The Minnesota Supreme Court just released its decision on whether DWI breath-testing results are valid. In a split 4-3 decision, the court upheld their reliability, agreeing that while the source code for the Intoxilyzer 5000EN may contain some errors, its accuracy is not affected.
Associate Justice Alan Page wrote a dissenting opinion, arguing the decision “effectively eliminates the accused’s opportunity to challenge the results” of Intoxilyzer results.
According to FOX 9 about 4,000 to 6,000 cases were awaiting the Supreme Court’s ruling, and can now return to their respective counties for proceedings.
SUMMARY OF SUPREME COURT RULING
- The district court did not abuse its discretion when it denied appellants’ motion to exclude all test results produced by the Intoxilyzer 5000EN in their individual trials or hearings because, at an evidentiary hearing held in accordance with Minn. R. Evid. 104, the government established by a preponderance of the evidence that Intoxilyzer 5000EN instruments that report a numerical value for measured breath alcohol are reliable and unaffected by alleged source code errors.
- The district court did not violate appellants’ due process and fair trial rights when it made a pretrial determination that evidence relating to the source code defects alleged at the evidentiary hearing would not be allowed in their individual trials or hearings if the Intoxilyzer 5000EN instrument reported a numerical value for measured breath alcohol.
- The district court did not abuse its discretion when, in accordance with Minn. R. Evid. 104, it made a pretrial determination that Intoxilyzer 5000EN instruments that report a deficient breath sample while running the 75-0240 version of the source code are unreliable unless there is other evidence or observations that demonstrate the deficient sample was not the result of a source code error.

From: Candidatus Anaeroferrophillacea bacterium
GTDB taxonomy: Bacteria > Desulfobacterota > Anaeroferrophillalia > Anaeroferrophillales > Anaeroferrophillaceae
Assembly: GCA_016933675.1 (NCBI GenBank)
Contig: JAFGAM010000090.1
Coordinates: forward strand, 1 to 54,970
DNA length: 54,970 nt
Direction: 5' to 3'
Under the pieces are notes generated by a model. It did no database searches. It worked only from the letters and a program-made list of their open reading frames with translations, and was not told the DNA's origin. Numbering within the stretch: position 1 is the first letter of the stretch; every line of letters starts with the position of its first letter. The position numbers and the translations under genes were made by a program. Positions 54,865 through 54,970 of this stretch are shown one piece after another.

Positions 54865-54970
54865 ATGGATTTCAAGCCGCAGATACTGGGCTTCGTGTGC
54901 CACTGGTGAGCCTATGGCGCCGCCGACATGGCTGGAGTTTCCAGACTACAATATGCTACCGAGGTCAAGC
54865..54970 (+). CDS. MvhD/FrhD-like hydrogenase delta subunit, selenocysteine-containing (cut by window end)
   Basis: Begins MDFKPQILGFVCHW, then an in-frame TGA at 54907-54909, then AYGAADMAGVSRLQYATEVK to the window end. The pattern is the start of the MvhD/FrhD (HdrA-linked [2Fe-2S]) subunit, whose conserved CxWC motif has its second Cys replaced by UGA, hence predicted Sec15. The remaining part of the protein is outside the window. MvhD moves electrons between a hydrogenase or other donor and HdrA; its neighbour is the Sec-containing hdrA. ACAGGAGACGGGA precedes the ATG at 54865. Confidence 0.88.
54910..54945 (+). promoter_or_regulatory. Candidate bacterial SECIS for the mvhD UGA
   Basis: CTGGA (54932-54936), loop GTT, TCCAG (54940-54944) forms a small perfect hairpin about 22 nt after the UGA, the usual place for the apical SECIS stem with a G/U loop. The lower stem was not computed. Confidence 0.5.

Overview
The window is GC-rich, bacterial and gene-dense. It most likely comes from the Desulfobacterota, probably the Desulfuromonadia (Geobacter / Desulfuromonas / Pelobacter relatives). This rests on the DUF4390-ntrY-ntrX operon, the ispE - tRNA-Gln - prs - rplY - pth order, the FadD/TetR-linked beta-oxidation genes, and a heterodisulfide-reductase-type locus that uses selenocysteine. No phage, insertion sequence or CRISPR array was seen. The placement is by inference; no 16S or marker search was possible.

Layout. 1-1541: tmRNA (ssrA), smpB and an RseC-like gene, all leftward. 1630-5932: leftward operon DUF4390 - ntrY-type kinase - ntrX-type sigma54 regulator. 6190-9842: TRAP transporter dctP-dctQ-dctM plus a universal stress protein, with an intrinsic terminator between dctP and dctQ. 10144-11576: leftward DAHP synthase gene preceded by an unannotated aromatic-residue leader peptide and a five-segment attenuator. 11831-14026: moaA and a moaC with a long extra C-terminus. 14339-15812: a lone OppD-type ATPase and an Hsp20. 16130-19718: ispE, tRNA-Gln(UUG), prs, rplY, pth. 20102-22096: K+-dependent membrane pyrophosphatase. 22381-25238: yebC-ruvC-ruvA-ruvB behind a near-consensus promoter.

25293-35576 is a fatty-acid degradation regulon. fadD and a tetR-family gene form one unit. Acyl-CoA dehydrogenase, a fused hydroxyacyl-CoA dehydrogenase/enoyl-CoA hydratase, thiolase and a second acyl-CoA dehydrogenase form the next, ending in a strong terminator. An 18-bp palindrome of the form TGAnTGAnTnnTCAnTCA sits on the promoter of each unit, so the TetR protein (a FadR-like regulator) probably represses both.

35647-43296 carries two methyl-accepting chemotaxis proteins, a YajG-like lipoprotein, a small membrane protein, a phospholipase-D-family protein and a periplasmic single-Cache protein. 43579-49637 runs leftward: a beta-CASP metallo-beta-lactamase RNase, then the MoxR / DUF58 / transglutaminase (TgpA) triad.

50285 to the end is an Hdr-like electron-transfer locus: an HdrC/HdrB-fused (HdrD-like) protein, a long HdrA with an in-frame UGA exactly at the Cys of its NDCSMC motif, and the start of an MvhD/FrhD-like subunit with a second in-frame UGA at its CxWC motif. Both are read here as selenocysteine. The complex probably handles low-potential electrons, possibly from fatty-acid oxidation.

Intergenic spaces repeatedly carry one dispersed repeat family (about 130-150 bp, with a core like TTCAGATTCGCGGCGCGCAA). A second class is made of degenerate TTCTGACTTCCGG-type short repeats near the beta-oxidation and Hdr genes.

DWI defense attorneys had challenged the accuracy of the Intoxilyzer 5000EN tests stating its technology is out of date. The Minnesota BCA stood behind the Intoxilyzer’s accuracy, but some police agencies have since moved toward blood and urine tests instead of breath tests.
Last year, District Court Judge Jerome Abrams ruled its results “are reliable and unaffected by actual or alleged problems with the source code of the instrument.”
The lower court did rule, however, that cases in which the Intoxilyzer 5000EN running the 240 software version reported a deficient sample, the source code does impact the reliability of the result. Evidence in such cases should also not be allowed unless other evidence exists providing reasons of testing that support a deficient sample.
The deficient sample issue affected fewer than one percent of the tests.
If you are cited or arrested remember you can always contact the Flanagan Law Office, in Hugo, Minnesota, to speak with an experienced attorney about your situation and to learn more information about your rights.
You can call our office anytime: (651) 200-3484.